The U.S. Fish and Wildlife Service has extended the public comment period for a proposal to turn 150,000 acres of savanna ranch land north of Lake Okeechobee into the "Headwaters of the Everglades National Wildlife Refuge." The acquisition would cost $700 million, and around a third of the land would remain open to ranching.
The grassland around the Kissimmee River, which feeds into Lake Okeechobee and eventually the Everglades, has long been fertile ground for hunting and ranching, even after dredging projects in the '60s and '70s turned it into a straight, lifeless canal. In the early '90s, Congress approved a plan to fill in a large portion of the canal and bring the river back to its rambling roots.
Anyway, the grassland around the river is a topic of hot debate.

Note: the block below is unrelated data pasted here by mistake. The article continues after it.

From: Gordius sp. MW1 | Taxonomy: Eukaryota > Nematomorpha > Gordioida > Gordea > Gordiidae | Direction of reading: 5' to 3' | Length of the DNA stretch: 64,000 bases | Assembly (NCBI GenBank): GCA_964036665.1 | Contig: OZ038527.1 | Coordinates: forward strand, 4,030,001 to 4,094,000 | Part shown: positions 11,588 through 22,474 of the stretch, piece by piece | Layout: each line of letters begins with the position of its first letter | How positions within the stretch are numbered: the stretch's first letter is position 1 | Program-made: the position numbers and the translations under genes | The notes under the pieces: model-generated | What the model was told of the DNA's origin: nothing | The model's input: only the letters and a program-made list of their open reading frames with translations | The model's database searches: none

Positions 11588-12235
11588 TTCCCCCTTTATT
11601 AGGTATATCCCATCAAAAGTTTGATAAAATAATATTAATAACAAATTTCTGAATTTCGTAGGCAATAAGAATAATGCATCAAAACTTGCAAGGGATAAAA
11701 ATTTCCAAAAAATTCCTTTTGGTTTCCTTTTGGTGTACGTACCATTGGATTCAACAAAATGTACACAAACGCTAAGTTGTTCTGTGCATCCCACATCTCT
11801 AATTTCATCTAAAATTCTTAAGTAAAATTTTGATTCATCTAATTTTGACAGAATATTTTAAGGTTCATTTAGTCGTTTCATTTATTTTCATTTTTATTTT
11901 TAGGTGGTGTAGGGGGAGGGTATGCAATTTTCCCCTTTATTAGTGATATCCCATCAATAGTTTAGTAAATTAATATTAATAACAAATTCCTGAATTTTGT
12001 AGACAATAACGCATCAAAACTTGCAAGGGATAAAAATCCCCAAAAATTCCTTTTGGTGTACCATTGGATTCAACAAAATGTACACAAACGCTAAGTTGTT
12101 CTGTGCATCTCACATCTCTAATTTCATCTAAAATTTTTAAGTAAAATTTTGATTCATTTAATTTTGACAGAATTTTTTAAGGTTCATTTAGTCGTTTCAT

Plans to create the wildlife refuge have drawn strong opposition from those calling it "another government land grab," according to the St. Pete Times, which counted 600 people at one hearing.
As the National Park Service mulls what to do with the Big Cypress Addition Lands closer to home, this project's approval would signal a shift in attitudes toward conservation (or at least planned management).
But Matt Schwartz of South Florida Wildlands Association, which filed a lawsuit this month against the Park Service for trying to allow off-road vehicles in the Addition Lands, says some of the money for the new acquisition could be better spent on other projects.
Like, for example, an effort to establish Florida panther refuges given the fact that Florida Power & Light is planning to build a large, fossil-fueled power plant smack in the middle of active panther territory.
People wishing to comment on the possible new Headwaters of the Everglades refuge, pro or con, can email [email protected], including their name and address. Comment closes this Friday, November 25.